This piece of a schooner rib was removed with a handsaw in the 1950s in Siletz Bay here in Taft. At the time, the remains of the schooner wreck that gave Schooner Creek its name was still visible at low tide.
It is unknown exactly which schooner is resting near the mouth of Schooner Creek, but many point to the Blanco, a 125-foot, 284-ton, two mast schooner that ran aground in 1864. The story goes that the abandoned schooner made its way over the narrow bar at the mouth of the Siletz Bay and came to rest near the present-day Schooner Creek. In 1864, Siletz Indian Reservation Agent Ben Simpson observed the wreck and stated, “A large brig named Blanco, from San Francisco, was wrecked a few days since at the mouth of the Siletz river.” In 2004, physicist Bradley Matson conducted a study using ground penetrating radar which concluded that something is indeed buried beneath the surface that is the right size, shape, position, and orientation compared to photos and accounts.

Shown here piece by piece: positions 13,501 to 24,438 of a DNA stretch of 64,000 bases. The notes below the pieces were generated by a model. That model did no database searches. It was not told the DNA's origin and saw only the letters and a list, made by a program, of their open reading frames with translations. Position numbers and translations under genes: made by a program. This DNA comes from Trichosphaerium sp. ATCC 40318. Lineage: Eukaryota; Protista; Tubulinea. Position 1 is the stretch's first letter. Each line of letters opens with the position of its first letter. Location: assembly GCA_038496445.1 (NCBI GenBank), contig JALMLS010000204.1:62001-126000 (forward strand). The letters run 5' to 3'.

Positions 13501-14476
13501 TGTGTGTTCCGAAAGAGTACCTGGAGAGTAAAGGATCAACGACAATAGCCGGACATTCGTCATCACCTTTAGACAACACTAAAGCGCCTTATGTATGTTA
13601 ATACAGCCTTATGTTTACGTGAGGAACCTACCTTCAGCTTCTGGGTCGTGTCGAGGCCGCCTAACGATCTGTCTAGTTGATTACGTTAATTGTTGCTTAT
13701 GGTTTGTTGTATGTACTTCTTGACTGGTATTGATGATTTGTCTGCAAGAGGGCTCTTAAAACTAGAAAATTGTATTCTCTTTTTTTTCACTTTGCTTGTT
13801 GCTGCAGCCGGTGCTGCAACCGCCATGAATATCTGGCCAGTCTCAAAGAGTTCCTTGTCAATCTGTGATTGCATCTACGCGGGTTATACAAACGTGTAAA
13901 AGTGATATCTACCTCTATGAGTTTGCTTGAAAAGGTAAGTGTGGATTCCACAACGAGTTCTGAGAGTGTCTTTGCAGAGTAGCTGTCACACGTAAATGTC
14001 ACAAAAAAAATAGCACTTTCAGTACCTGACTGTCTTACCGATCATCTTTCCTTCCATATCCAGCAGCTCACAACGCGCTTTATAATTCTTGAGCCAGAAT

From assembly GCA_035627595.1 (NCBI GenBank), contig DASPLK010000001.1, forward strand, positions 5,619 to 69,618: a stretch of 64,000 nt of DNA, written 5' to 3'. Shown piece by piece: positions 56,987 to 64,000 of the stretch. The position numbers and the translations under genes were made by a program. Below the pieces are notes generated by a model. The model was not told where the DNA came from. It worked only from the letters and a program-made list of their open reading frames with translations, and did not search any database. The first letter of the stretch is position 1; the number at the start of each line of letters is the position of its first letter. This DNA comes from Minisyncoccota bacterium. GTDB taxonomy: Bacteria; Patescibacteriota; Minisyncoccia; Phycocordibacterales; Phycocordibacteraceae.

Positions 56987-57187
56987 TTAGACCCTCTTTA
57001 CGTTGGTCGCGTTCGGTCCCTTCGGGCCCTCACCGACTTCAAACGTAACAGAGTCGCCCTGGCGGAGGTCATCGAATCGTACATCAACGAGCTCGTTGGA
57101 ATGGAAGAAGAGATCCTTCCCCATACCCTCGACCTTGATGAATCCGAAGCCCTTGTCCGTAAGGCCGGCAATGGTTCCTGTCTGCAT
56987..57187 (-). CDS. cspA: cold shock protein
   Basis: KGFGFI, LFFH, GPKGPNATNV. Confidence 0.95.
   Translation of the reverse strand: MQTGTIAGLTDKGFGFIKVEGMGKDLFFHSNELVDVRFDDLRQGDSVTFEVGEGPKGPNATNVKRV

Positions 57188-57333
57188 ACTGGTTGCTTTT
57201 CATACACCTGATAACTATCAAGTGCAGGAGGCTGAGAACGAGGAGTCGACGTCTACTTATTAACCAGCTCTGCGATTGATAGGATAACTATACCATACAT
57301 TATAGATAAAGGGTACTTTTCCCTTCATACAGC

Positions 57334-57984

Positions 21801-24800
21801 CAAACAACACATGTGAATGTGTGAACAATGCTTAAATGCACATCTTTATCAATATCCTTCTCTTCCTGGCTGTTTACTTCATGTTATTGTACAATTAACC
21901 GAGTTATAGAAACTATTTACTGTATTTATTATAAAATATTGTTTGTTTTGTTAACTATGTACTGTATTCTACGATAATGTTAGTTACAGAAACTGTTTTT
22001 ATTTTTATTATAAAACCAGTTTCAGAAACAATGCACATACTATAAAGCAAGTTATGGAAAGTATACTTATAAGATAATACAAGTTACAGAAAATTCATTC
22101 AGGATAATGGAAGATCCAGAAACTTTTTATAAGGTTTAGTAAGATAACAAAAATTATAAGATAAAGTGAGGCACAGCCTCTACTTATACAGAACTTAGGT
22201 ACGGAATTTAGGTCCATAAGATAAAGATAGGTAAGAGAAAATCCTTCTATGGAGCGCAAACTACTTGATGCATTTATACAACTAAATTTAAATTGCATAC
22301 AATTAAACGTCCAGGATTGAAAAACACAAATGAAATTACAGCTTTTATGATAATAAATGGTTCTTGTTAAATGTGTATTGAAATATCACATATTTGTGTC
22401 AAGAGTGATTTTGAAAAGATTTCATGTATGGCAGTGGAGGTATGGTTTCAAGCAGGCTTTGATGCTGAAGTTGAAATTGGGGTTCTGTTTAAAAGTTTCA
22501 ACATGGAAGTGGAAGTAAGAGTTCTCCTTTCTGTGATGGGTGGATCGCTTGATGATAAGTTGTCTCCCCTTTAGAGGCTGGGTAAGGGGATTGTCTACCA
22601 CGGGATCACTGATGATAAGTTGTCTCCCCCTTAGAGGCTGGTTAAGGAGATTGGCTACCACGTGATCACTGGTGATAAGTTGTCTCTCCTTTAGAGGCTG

The schooner ribs are visible in this ca. 1970s photo:
Below are several articles and a letter to the editor of the Oregonian that speak of the schooner of Schooner Creek:
Although we do not know for certain which schooner gave Schooner Creek its name, we are happy to have a peice of it preserved at the museum before it was completely buried by sand. This artifact has a rich history and a story that begs to be told.